A special note comes to Eve and Joacquim Morray – though we do not touch on the Morrays separately here, no consideration of the issue would be complete without noting the careful pacing of the moment by Michael and Greg – Eve’s insistence that the Morray’s are likely up to something at the family meeting, her easy meeting of Xolani’s flirting, but the bashfulness with which she meets Joacquim’s pursuit. She is uncertain, shy of her ability (uncomfortable, as we see in an earlier scene in her dress) but Joacquim’s confidence in her is presumably a personal assessment, and not an acknowledgement of some heretofore unmentioned Lazarus dance protocol.

He sees more to her than she sees to herself. Even if this is part of a trick (which it may be) and a customary saw in a developing romantic relationship (particularly between adolescents) it still holds certain parallels to the other aspects of Eve’s life, and forms another step in the path to understanding herself.

Greg has mentioned a pang of regret that the book was called Lazarus and not Forever but whether coming back from the dead or living for all eternity, there are technologies that might fundamentally change the human condition from their inception. It is easy enough to say that, for example, the Lazarus technology, if stolen and replicated once might be stolen and replicated again, but it does not require a word of Lazari or unaging citizens en masse to change what the human condition means, nor does it even require sixteen individuals to take on the role. Genre narratives spend much of their time dealing with the nature of power (science-fiction emperors, fantastic wizards and our old friend the superhero), but few delve into the ultimately transhuman promises of their premise.

Technology sets its own markers, driving from what has come before, but also channeling down paths that cannot be fully expected or predicted. If the force that shapes the personal drama is the broader society, then in turn it might fairly be said that the broader society is not shaped by the people within it, but the science that marches on and leaves us all in its wake. Lazarus isn’t only a drama or a political study – it’s a futurist story, and that doesn’t just mean examining the potential of where we might go, it’s also about considering the forces that take us there, and how the journey might change us into something different when we arrive. In other words, it isn’t just about canny speculation, but also about vivid imagination of out of context problems.

In our interview with Greg and Michael, we spoke of the Lazari as high schoolers at camp or on sleepover, surreptitiously and awkwardly gossiping and flirting.  The gathering of three of the Lazari who are also neo-feudal royalty – Xolani, Sonja and Eve – in the gym to train while their family luxuriates in a spa nearby as a politely but thinly veiled security measure speaks both to the fragility of the façade of the social event and the dissonance in the Lazarus role.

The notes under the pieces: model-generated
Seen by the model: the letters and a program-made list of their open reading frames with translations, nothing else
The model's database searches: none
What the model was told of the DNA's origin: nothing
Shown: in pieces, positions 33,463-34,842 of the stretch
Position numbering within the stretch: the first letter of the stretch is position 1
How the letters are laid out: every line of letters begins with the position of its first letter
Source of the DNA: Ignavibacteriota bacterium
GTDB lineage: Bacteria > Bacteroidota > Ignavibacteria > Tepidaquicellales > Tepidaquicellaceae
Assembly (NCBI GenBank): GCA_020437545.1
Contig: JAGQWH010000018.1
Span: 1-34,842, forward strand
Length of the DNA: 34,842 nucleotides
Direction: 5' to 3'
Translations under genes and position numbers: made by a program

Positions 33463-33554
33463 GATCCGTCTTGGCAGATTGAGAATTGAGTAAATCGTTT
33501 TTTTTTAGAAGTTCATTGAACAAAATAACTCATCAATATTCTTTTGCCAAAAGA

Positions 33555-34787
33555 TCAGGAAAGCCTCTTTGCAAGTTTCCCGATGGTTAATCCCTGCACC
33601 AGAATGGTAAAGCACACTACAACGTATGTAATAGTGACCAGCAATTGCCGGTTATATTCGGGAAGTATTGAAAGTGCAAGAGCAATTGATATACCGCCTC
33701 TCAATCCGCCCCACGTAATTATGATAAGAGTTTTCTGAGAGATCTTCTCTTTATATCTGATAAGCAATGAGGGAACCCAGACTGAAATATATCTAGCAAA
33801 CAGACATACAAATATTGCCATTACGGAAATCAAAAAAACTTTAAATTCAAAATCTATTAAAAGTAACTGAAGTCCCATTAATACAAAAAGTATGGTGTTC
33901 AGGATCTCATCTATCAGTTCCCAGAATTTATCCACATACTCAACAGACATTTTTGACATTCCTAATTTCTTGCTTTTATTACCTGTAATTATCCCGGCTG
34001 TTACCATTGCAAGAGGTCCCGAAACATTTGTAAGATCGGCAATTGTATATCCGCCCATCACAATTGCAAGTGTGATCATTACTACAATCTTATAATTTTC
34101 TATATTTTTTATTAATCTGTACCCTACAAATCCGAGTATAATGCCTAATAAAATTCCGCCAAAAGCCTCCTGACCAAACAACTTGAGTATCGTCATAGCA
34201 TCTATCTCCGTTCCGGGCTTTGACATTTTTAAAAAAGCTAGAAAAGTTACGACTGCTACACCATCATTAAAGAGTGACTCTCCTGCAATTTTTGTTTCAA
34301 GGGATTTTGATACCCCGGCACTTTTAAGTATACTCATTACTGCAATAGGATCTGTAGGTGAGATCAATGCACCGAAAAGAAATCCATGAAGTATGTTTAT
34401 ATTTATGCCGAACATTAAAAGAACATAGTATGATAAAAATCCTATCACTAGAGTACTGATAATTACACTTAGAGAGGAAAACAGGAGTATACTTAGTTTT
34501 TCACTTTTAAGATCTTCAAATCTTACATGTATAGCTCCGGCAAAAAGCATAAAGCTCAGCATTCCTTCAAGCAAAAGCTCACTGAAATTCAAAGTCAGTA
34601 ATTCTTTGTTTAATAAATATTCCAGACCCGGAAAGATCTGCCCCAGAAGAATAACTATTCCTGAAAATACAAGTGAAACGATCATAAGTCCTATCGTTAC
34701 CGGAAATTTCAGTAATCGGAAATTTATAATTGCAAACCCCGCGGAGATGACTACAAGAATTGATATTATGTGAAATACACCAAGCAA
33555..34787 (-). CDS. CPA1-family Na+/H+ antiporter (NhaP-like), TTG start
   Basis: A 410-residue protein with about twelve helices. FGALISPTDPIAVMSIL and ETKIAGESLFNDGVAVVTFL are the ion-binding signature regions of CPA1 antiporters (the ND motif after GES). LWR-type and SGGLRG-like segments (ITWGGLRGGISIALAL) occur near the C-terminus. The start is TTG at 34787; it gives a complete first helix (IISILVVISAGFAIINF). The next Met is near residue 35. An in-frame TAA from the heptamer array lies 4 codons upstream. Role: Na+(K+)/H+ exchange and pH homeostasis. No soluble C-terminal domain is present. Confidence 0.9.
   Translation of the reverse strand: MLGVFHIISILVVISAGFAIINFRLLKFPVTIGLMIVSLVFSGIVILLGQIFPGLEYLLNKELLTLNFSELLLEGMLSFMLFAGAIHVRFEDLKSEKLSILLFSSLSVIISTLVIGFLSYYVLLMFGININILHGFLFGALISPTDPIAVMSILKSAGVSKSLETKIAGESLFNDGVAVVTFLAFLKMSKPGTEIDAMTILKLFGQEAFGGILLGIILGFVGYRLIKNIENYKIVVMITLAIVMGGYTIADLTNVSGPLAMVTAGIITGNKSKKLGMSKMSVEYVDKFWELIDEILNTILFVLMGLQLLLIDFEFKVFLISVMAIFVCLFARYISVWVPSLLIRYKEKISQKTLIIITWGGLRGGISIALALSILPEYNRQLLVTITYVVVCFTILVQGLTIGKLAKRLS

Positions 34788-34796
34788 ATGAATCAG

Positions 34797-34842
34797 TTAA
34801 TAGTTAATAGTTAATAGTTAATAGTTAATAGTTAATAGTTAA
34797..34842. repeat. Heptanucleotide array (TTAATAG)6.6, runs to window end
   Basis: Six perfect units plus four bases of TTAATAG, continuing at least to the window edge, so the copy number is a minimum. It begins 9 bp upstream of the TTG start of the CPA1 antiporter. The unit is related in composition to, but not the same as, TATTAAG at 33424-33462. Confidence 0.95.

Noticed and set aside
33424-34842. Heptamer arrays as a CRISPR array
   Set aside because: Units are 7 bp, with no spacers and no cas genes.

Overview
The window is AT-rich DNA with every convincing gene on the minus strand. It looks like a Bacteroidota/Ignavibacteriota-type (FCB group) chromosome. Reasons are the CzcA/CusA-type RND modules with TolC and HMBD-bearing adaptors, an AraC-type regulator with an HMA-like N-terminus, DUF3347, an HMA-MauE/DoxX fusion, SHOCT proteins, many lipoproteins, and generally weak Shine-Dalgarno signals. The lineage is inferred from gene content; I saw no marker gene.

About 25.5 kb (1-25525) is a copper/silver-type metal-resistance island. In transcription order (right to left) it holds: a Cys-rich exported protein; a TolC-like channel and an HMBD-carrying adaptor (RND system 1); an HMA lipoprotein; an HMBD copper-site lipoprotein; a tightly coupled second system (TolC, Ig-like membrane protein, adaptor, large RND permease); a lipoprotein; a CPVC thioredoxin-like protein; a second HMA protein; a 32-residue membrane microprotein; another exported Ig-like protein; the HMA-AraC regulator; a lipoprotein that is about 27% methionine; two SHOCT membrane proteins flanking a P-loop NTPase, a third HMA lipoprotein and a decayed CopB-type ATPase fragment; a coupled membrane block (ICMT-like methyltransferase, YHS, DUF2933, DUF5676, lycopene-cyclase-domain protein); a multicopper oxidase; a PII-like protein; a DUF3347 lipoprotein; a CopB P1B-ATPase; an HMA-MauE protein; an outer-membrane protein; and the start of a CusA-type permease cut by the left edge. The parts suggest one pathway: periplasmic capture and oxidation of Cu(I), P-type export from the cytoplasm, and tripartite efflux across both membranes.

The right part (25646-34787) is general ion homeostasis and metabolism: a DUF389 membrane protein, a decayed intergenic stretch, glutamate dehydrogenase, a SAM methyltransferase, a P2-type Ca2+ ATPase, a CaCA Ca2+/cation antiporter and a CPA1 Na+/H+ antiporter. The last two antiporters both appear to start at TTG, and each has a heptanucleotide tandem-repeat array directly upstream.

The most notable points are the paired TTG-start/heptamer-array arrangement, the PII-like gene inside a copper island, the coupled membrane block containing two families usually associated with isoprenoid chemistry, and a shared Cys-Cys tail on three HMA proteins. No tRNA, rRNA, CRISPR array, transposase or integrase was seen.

All of this reminds us exactly how much power has been concentrated into individual hands, when the scientific discovery itself is not wielded by a particular individual but is them. While Eve relies on technical and emotional support from her Family infrastructure, it is very unclear how much she needs it. Bethany and James have made a number of ominous pronouncements about how she is exceeding expectations, which when married with super-powered youths being sent out by their parents to fight carry with them shades of Neon Genesis Evangelion and the Human Instrumentality Project. That story, like the recent Lucy, or 2001, ended in apotheosis. Eve, already less sheltered than Sonja, is becoming aware of the world around her – of the Free, and of her Family’s limitations and of the secrets of her own origin. Without knowing the limits of her power or the ends of her self-knowledge, we cannot discount the possibility that Eve herself is the first “Great Man” of history to come fully into the title.

It is in the role of Lazarus that the contrast of the personal and the political reaches its climax.  Even if there has never been Great Men of history before, the speculative elements of the story subtly raises the question – are these the übermensch, combining both superior personal force and a claim on the world’s thrones?  Who really has the power here – the world leaders dancing in the ballroom, speaking for their paper authority, or the smiling, sparring youths off to the sidelines, perhaps unaware of their own potential?